3.0 will bring a Proxy-based observer implementation, which can provide a full range of responsive capabilities covering the language(JavaScript-Annotation), eliminating some of the limitations of the current Vue 2 series based on Object.defineProperty, these limitations include :1 monitoring of the addition and deletion of attributes; 2 monitoring of array-based subscript modification and .length modification; 3 support for Map, Set, WeakMap and WeakSet;

vue2.0 uses Object.defineProperty as the implementation of the responsive principle, but it has its limitations, such as cannot listen to the modification of the array based on the subscript, does not support the defects of Map, Set, WeakMap and WeakSet , So proxy is used to solve these problems, which also means that vue3.0 will give up compatibility with lower version browsers(compatible version ie11 and above).

3 Basic usage of handler object in proxy

vue3.0 responsive capturer(more on that later)

handler.has() -> in operator catcher. (used in vue3.0)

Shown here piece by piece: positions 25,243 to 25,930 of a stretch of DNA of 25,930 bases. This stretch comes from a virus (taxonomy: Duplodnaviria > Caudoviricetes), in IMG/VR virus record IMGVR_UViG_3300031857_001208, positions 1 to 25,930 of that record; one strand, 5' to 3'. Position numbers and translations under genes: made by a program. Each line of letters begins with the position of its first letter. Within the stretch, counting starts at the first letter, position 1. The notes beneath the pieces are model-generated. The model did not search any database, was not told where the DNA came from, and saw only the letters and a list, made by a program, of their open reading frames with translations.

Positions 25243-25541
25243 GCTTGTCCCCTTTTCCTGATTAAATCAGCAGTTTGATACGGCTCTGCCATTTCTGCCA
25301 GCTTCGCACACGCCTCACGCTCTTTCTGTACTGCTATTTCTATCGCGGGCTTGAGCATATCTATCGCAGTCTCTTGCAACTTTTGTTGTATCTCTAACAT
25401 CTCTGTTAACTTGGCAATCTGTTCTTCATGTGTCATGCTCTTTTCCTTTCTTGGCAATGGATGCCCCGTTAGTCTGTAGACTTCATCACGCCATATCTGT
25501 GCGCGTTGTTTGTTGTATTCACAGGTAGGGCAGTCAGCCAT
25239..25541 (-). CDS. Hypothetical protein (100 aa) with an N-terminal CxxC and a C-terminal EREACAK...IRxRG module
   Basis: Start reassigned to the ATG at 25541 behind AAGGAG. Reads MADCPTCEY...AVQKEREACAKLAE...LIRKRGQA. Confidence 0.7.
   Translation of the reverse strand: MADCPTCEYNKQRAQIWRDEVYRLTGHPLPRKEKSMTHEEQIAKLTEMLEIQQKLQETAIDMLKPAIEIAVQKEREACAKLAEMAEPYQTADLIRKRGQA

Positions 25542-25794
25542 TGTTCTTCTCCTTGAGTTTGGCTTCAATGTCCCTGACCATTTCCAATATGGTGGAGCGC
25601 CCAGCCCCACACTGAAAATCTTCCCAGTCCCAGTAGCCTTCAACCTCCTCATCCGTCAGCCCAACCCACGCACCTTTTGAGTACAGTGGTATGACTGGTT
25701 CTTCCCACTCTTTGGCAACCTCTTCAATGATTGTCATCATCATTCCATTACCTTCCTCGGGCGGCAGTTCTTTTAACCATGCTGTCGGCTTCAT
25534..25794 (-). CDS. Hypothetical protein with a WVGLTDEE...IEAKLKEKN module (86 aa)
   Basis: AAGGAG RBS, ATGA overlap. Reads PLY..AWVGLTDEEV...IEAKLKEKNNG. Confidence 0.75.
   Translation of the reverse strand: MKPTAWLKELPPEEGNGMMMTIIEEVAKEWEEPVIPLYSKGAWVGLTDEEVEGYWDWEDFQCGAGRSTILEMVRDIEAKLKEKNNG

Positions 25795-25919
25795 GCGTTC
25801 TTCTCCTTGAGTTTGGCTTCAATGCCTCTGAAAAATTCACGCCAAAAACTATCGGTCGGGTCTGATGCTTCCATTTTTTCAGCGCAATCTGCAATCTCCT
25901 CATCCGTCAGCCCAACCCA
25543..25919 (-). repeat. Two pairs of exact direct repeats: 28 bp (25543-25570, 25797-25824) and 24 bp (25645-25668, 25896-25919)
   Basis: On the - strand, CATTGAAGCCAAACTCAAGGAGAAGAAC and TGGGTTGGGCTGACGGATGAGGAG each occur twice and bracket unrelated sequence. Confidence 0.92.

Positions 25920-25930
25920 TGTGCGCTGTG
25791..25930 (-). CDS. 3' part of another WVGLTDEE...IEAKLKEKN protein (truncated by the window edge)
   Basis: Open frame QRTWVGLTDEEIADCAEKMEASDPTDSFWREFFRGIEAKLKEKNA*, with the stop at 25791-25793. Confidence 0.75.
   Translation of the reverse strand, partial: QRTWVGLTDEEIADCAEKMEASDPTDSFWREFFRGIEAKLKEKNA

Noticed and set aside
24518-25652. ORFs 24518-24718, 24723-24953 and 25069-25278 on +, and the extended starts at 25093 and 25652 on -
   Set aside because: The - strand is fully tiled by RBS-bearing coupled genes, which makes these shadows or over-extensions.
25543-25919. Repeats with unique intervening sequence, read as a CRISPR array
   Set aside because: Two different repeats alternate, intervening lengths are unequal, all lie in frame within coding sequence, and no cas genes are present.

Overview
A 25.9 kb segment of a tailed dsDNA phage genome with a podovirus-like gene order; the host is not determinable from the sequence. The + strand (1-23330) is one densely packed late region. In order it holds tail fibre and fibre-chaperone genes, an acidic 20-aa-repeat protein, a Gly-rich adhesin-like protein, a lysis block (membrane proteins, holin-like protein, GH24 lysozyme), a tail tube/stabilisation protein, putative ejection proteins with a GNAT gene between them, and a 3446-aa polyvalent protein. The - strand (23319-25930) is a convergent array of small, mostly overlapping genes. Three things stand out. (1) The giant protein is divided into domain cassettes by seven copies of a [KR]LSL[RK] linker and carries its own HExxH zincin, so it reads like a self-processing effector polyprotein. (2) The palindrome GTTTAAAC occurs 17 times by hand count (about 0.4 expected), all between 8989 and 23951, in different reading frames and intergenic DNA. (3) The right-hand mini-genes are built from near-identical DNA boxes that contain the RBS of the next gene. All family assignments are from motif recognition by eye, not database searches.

handler.get() -> attribute read catcher for operation. (used in vue3.0)
handler.set() -> Attribute setting* The catcher of the operation. (used in vue3.0)
handler.deleteProperty() -> delete operator catcher. (used in vue3.0)
handler.ownKeys() -> Catcher for Object.getOwnPropertyNames method and Object.getOwnPropertySymbols method (used in vue3.0)

vue3.0 responsive capturer not used(interested students can study it)

handler.getPrototypeOf() -> Object.getPrototypeOf method catcher.
handler.setPrototypeOf() -> A catcher for the Object.setPrototypeOf method.
handler.isExtensible() -> Object.isExtensible method catcher.
handler.preventExtensions() -> Object.preventExtensions method of catcher.
handler.getOwnPropertyDescriptor() -> Object.getOwnPropertyDescriptor method catcher.